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Mounties apologize to Kelowna man kicked in head during arrest

Sporting a bruised face and bloodshot eye, Buddy Tavares speaks to media at a protest in Kelowna, Jan. 16 2011.

Daniel Hayduk For The Globe and Mail/daniel hayduk The Globe and Mail

The Kelowna man who was seen on video being kicked in the head by an RCMP officer while being arrested has been cleared of the criminal charge against him and has received a personal apology from British Columbia's top Mountie.

A charge of careless use of a firearm against Buddy Tavares, 51, was stayed Monday afternoon. Crown prosecutor Phillip Seagram told a Kelowna court that after reviewing the evidence, he concluded there was no likelihood of conviction.

However, Mr. Tavares did agree to an 18-month ban on possessing firearms, though Mr. Seagram said there was no deal to stay the charge in exchange for consenting to the ban.

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Mr. Tavares's arrest on Jan. 7 was caught on a cellphone video that shows him being kicked in the head while on his hands and knees. RCMP Constable Geoff Mantler was subsequently suspended with pay and investigators with the Abbotsford Police Department have recommended he face a charge of assault causing bodily harm.

Crown prosecutors are in the process of reviewing the evidence and deciding whether to proceed. Constable Mantler is also facing an internal disciplinary proceeding.

A few hours before Mr. Tavares's court appearance, he got a visit at his home from RCMP Assistant Commissioner Peter Hourihan, who apologized to Mr. Tavares for his ordeal.

"From my perspective, the visit went well," Mr. Hourihan said in an interview.

He said that he has watched the video and, while the legal and disciplinary processes still need to play out, "what I saw fell far short of meeting my expectations of how Mr. Tavares should have been treated."

Mr. Hourihan said he understands public outrage at the fact that the officer involved is still collecting a paycheque despite being suspended, but added he has to follow the procedures laid out in the RCMP Act. He said that the suspension eventually could be converted into one without pay.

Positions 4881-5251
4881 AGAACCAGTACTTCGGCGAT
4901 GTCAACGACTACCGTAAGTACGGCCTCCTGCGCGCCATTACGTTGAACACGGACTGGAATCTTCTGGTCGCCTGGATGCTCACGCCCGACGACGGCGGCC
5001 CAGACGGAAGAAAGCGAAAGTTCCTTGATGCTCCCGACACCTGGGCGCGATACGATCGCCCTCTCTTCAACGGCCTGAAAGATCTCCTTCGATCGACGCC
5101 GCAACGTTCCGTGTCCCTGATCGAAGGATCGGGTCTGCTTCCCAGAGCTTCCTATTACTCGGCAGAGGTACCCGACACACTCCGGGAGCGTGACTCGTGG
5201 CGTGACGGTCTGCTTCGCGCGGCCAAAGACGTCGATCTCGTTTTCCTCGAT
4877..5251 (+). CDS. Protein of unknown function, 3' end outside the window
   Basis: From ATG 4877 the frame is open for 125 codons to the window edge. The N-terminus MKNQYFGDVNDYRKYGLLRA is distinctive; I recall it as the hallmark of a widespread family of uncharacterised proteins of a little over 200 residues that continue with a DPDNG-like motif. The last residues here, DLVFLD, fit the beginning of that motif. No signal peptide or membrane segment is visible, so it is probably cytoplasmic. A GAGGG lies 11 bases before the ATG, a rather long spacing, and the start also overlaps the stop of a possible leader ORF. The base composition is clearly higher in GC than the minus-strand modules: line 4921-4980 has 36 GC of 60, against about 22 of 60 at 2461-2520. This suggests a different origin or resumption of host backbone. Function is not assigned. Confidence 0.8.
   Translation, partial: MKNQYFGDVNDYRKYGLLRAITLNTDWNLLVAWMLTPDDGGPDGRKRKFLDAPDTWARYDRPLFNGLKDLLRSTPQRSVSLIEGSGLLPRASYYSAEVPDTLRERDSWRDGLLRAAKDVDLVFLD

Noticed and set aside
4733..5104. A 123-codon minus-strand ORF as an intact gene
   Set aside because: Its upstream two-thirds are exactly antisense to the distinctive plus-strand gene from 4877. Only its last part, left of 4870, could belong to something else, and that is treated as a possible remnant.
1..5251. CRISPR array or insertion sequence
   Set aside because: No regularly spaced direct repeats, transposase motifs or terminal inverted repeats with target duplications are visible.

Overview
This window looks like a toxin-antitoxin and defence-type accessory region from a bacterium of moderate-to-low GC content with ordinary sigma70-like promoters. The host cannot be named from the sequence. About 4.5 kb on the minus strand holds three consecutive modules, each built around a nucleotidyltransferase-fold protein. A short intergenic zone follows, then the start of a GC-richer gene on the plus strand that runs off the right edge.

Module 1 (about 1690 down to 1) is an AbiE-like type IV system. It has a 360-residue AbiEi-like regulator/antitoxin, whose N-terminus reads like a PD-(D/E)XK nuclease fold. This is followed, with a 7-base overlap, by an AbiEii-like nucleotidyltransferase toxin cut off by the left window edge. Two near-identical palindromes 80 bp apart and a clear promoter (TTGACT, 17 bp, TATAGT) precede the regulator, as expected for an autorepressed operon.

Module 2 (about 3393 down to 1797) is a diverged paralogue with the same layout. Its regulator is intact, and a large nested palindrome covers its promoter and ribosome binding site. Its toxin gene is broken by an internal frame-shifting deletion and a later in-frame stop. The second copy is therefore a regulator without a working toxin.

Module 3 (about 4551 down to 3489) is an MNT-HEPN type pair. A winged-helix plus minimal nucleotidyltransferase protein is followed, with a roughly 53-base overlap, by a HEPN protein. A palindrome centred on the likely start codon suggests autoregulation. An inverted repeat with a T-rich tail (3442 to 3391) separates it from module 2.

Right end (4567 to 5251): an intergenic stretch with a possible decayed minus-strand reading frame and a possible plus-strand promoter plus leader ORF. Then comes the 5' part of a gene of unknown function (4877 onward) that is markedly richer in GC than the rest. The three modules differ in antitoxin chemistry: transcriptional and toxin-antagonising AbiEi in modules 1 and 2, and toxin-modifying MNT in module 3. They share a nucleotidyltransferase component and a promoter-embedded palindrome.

Mr. Tavares said he accepts Mr. Hourihan's apology.

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"I mean, the guy flew here to do this," he said. "You can be sure they don't do that to everybody, so it's good."

At the time of Mr. Tavares's arrest, Kelowna RCMP were responding to a call about an employee of Kelowna's Harvest Golf Club who was on the grounds firing a gun.

Mr. Tavares worked at the golf course and his duties included scaring away geese with a shotgun. However, police said he was on leave because of brain injury from a recent motorcycle accident and did not have permission to be at the club.

On Monday, Mr. Tavares's lawyer, Clarke Burnett, insisted that he did have permission to be there.

Mr. Burnett and Mr. Tavares also said they had "no idea" why Kelowna RCMP Superintendent Bill McKinnon told reporters after Mr. Tavares's arrest that the incident was connected to a "domestic violence situation."

Mr. Tavares's ex-wife, Trudi Tavares, also works at the golf course. She has publicly stood by her former husband and denied the accusation came from her. Mr. Tavares was not charged with a domestic-violence-related offence.

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The B.C. Civil Liberties Association has filed complaints with the Commission for Public Complaints Against the RCMP, accusing Supt. McKinnon and RCMP spokesman Constable Steve Holmes of conducting a smear campaign against Mr. Tavares.

When contacted Monday, Constable Holmes said he could not comment on the case and that Supt. McKinnon was out of town and unavailable for comment.

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